A breach of contract exclusion in the errors and omissions policy purchased by an insurance agent that held binding authority for a property insurer was applied recently to bar the agent from receiving any E&O coverage when it was sued for having, apparently negligently rather than purposefully, issued two property policies that were beyond the scope of its binding authority.
The case was decided last month by the U.S. Court of Appeals for the Fifth Circuit, applying Louisiana law and affirming the same conclusion that had been reached by the trial court in deciding a motion for summary judgment.
Axis Surplus Insurance Co. granted a binding authority to RODCO Worldwide, Inc. to underwrite, bind and issue policies covering property located in Louisiana, but not including greenhouses. Axis later discovered three policies issued outside Louisiana and notified RODCO, which cancelled two of them but failed to cancel the third. Axis did not immediately detect that another policy had been issued that insured greenhouses, and that policy also remained in effect. Hurricane Katrina caused damage that generated claims under the two surviving policies. Axis paid about $1.3 million in honoring the claims and then demanded RODCO reimburse it for having breached the terms of the binding authority agreement and/or having negligently placed the risks.
RODCO submitted the claim to Arch Specialty Insurance Co., it’s E&O insurer. The policy contained this exclusion: “The insurance does not apply to any claim based upon, arising out of, or in any way involving… any actual or alleged breach of any contract… unless liability would have attached to the insured even in the absence of such contract…”
Arch rejected the claim, at least based in part on the exclusion, and RODCO filed a declaratory judgment action against Arch. On motions by each party for summary judgment, the district court found for Arch. RODCO appealed.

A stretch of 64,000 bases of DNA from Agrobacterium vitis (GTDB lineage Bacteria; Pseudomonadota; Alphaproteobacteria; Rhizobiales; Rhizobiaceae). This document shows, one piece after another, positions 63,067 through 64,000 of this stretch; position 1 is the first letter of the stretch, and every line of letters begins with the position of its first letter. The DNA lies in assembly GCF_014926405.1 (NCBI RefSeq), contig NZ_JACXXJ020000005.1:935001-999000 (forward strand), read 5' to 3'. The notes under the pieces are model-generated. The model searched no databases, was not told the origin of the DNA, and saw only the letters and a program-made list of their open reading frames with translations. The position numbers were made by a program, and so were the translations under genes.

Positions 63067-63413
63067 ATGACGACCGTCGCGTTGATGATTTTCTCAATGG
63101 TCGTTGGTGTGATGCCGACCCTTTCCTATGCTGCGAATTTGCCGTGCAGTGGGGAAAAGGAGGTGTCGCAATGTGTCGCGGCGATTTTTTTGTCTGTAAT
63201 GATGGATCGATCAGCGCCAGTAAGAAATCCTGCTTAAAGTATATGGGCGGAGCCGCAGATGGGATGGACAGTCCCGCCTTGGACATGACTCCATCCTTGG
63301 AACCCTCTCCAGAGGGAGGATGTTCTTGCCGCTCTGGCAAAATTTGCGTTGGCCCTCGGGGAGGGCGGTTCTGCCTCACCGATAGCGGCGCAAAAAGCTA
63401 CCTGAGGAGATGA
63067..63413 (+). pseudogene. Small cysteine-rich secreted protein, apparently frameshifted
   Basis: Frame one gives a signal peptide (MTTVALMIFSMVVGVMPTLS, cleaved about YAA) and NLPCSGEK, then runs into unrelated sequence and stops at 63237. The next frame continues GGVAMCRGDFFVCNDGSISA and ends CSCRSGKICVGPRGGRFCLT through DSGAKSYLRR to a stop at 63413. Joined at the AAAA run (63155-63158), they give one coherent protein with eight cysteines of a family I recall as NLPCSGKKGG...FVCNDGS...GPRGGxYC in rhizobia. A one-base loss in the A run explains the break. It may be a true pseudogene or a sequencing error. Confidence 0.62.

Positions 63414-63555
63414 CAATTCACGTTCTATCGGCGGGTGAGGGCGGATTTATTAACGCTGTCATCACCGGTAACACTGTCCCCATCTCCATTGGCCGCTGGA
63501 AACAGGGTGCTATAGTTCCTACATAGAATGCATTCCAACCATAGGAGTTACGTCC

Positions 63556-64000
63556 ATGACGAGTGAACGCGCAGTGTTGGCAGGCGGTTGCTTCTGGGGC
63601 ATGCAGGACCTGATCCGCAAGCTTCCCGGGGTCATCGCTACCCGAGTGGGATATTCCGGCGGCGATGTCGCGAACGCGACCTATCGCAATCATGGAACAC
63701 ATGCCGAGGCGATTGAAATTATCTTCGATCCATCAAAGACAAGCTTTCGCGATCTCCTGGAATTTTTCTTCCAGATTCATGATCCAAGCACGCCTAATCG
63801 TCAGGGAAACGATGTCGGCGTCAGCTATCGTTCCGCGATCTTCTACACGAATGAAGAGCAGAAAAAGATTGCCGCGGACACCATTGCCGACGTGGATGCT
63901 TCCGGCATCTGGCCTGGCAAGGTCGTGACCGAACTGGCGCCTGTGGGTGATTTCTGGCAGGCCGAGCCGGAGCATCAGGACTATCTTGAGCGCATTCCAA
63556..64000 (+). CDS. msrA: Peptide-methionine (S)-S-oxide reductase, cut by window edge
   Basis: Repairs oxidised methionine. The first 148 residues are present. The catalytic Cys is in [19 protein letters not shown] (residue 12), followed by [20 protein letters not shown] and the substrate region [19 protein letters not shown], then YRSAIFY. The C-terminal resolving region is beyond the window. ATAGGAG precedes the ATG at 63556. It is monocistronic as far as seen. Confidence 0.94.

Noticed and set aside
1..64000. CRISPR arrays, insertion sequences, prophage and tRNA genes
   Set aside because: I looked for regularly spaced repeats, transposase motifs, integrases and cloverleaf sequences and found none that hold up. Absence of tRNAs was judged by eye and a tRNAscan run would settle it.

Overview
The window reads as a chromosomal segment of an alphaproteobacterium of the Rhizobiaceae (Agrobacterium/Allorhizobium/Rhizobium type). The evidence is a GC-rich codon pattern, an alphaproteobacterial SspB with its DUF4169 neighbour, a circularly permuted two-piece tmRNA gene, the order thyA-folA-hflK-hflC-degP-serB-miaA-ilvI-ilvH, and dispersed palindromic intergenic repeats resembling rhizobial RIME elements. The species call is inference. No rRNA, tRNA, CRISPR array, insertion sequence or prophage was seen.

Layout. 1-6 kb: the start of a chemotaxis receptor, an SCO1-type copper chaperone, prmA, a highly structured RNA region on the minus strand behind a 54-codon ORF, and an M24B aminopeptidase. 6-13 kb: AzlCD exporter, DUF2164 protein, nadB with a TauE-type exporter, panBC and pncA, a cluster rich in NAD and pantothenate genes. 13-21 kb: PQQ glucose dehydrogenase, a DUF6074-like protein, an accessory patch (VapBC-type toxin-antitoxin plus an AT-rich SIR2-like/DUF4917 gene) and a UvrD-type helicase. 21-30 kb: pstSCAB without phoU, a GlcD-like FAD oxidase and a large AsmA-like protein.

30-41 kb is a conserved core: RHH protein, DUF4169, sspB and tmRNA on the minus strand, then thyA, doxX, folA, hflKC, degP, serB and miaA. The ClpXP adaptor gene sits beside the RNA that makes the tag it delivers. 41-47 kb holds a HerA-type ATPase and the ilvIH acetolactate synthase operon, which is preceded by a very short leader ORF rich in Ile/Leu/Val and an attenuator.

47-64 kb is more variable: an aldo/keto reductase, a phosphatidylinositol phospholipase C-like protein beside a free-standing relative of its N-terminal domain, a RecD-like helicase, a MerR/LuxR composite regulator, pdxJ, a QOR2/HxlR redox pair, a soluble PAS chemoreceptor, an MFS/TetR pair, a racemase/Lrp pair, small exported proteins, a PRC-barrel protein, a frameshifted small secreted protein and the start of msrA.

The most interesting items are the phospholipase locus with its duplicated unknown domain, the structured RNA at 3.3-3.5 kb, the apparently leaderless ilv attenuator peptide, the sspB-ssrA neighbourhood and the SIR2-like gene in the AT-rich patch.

RODCO, apparently focusing on the last phrase of the exclusion, argued that contract liability exclusions apply only to a specific assumption by the insured of liability that solely results from the negligence or contractual breach of a third party.” It cited two earlier cases as support, but the appeals court readily found that the policy language in those two earlier cases was different than in the Arch exclusion. The language in one of the earlier cases said, for example, “this policy does not apply… to liability assumed by the insured under any contract…”
The Arch policy, on the other hand, excluded coverage for claims “based upon, arising out of, or in anyway involving” RODCO’s breach of the binding authority agreement.
RODCO argued that its actions gave rise to claims based on breach of contract and based on the tort of negligence and that the exclusion applied only to preclude coverage for breach of contract. Again, the court noted the Arch policy excluded claims “based upon, arising out of, or in anyway involving” RODCO’s breach of a contract.
RODCO also argued that the district court’s interpretation of the Arch policy should be rejected because it “produces absurd results as it would cause the operation of an exclusion to hinge upon the identity of the person asserting the professional liability claims against the insured.” Apparently RODCO argued that no claim by a party with which it had a contract would be covered, as if only claims brought by non-contracting parties could be covered. The appeals court did not indicate whether it agreed with such a premise, but it responded that the argument “is without merit.” The contractual exclusion in the Arch policy, like all exclusions, creates a potential gap in coverage, “but it leaves intact substantial coverage for negligence… in the rendering or failure to render professional services.”
The court concluded by citing from an earlier Louisiana case: “When the words of any insurance contract are clear and explicit and lead to no absurd consequences, courts must enforce the contract as written.”
For more on contractual liability in E&O policies, read Q&A: Do E&O Policies Cover Contractual Liability?